BECOMING ANIMALS by Olga and Christopher Werby




Length: 417 PAGES


Type of Book: SOFTCOVER

Received From: THE AUTHOR

Release Date: DECEMBER 27, 2017

ISBN: 9781981404148

Rating: 4 OUT OF 5 STARS ⭐⭐⭐⭐


Humans have always wanted to know what goes on inside the minds of other animals. But what if humans could become animals? Toby’s father leads a team of neuroscientists directly connecting the brains of humans with those of animals. And Toby is a prodigy at throwing her mind into the animal subjects in his lab – she’s the best there is.

But Toby suffers from cystic fibrosis and she’s not likely to live into adulthood. Could a radical plan to embed her consciousness into an animal allow Toby to survive? And what does it mean to live without a human body?

Can Toby and her father solve the problem of fully merging two beings before she takes her last breath? Will the government succeed in stopping their efforts before they are done? It’s a race against death and into the minds of animals.


Technology is advancing so quickly that books once considered science fiction are now reality.

This book contains scientific ideas that are probably, even now, being worked on in labs across North America. No matter how interesting the idea of being able to connect human brains with animal brains, that idea alone is not enough to keep a reader interested or invested in a book.

This is where Toby and her father come in. Toby’s father is a brilliant neuroscientist. It is due to his vision and incredible work ethic that brings about the first way to connect animal and human brains.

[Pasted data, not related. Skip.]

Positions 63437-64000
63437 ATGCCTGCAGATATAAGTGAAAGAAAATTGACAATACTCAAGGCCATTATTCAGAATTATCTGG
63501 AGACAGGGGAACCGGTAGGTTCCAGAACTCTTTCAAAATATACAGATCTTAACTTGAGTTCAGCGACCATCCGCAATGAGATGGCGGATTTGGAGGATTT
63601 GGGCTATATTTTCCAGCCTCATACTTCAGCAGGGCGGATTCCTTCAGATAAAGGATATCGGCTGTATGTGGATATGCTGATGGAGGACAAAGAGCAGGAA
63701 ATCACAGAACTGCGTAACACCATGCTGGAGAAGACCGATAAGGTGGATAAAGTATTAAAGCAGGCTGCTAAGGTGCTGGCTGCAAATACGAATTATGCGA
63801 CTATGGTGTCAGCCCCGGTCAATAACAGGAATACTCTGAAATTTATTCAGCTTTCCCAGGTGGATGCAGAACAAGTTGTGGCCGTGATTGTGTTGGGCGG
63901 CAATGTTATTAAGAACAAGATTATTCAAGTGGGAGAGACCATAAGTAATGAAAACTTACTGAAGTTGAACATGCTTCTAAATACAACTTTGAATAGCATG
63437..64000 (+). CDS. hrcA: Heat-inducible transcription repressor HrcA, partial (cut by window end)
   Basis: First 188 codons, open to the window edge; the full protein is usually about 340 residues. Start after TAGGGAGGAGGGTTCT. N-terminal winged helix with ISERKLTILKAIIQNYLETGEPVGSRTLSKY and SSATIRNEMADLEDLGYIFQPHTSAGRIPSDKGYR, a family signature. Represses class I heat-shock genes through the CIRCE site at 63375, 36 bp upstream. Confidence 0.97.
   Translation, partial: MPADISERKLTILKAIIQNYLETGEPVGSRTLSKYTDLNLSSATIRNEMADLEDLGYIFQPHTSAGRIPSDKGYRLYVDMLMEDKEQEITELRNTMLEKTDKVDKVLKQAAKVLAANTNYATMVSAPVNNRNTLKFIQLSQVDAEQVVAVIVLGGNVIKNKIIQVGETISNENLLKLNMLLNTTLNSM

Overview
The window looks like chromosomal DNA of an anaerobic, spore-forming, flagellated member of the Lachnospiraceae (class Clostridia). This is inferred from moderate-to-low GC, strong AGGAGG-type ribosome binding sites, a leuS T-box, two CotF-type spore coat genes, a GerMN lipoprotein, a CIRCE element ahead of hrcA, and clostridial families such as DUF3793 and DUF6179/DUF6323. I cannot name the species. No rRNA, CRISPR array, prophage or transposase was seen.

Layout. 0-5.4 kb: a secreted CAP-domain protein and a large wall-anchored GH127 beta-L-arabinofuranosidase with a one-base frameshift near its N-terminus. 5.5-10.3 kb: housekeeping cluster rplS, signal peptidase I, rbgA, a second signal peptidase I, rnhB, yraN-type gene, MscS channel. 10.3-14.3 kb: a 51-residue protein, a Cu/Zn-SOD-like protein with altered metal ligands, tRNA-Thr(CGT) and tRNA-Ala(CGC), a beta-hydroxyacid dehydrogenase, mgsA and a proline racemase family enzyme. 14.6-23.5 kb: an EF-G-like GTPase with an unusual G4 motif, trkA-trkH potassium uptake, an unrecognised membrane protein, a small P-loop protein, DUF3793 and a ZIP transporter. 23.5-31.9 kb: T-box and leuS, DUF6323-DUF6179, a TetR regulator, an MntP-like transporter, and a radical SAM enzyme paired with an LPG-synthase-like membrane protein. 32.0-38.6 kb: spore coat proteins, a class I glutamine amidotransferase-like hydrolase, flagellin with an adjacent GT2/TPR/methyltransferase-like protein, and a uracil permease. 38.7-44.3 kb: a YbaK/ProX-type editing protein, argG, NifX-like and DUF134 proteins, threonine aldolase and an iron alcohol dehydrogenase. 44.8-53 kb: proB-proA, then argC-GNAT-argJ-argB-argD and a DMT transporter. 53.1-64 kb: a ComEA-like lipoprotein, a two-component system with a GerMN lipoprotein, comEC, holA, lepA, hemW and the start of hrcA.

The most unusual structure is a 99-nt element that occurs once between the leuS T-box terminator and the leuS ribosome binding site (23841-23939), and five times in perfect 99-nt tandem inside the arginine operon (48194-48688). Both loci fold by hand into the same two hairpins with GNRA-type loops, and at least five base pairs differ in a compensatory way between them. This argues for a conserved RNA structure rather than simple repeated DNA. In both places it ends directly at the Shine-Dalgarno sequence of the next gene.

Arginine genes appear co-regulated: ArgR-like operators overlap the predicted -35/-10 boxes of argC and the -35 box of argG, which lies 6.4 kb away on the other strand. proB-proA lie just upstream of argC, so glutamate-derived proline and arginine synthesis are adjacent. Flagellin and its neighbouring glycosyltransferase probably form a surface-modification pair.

Toby is young at the beginning of this book (only 10 years old) but it is her that gets to try her father’s invention first. Using her pet rat, Rufus, Toby connects their minds and is instantly enamoured with the process. Imagine being able to see through the eyes of another creature, to taste what they taste and even to feel their emotions as if they were still your own; what a life-altering experience it would be.

This is exactly what Toby experiences and for her it feels like freedom. Toby has Cystic Fibrosis and isn’t able to do everything her peers can do. Her mother also has the disease, and Toby watches her mother fight for every single breath of air – until the end when her body finally gives out on her. Toby knows that because of her Cystic Fibrosis, she will probably not live to see adulthood.

According to Cystic Fibrosis Canada,
Cystic fibrosis (CF) is the most common fatal genetic disease affecting Canadian children and young adults. At present, there is no cure.

CF causes various effects on the body, but mainly affects the digestive system and lungs. The degree of CF severity differs from person to person, however, the persistence and ongoing infection in the lungs, with destruction of lungs and loss of lung function, will eventually lead to death in the majority of people with CF.

As the novel progresses and Toby gets older and more frail, she comes up with an idea. She wants her father to figure out a way to download Toby’s brain into the brain of a whale.

But, ideas are easy to come up with. It is translating that idea into reality that is difficult – maybe even impossible.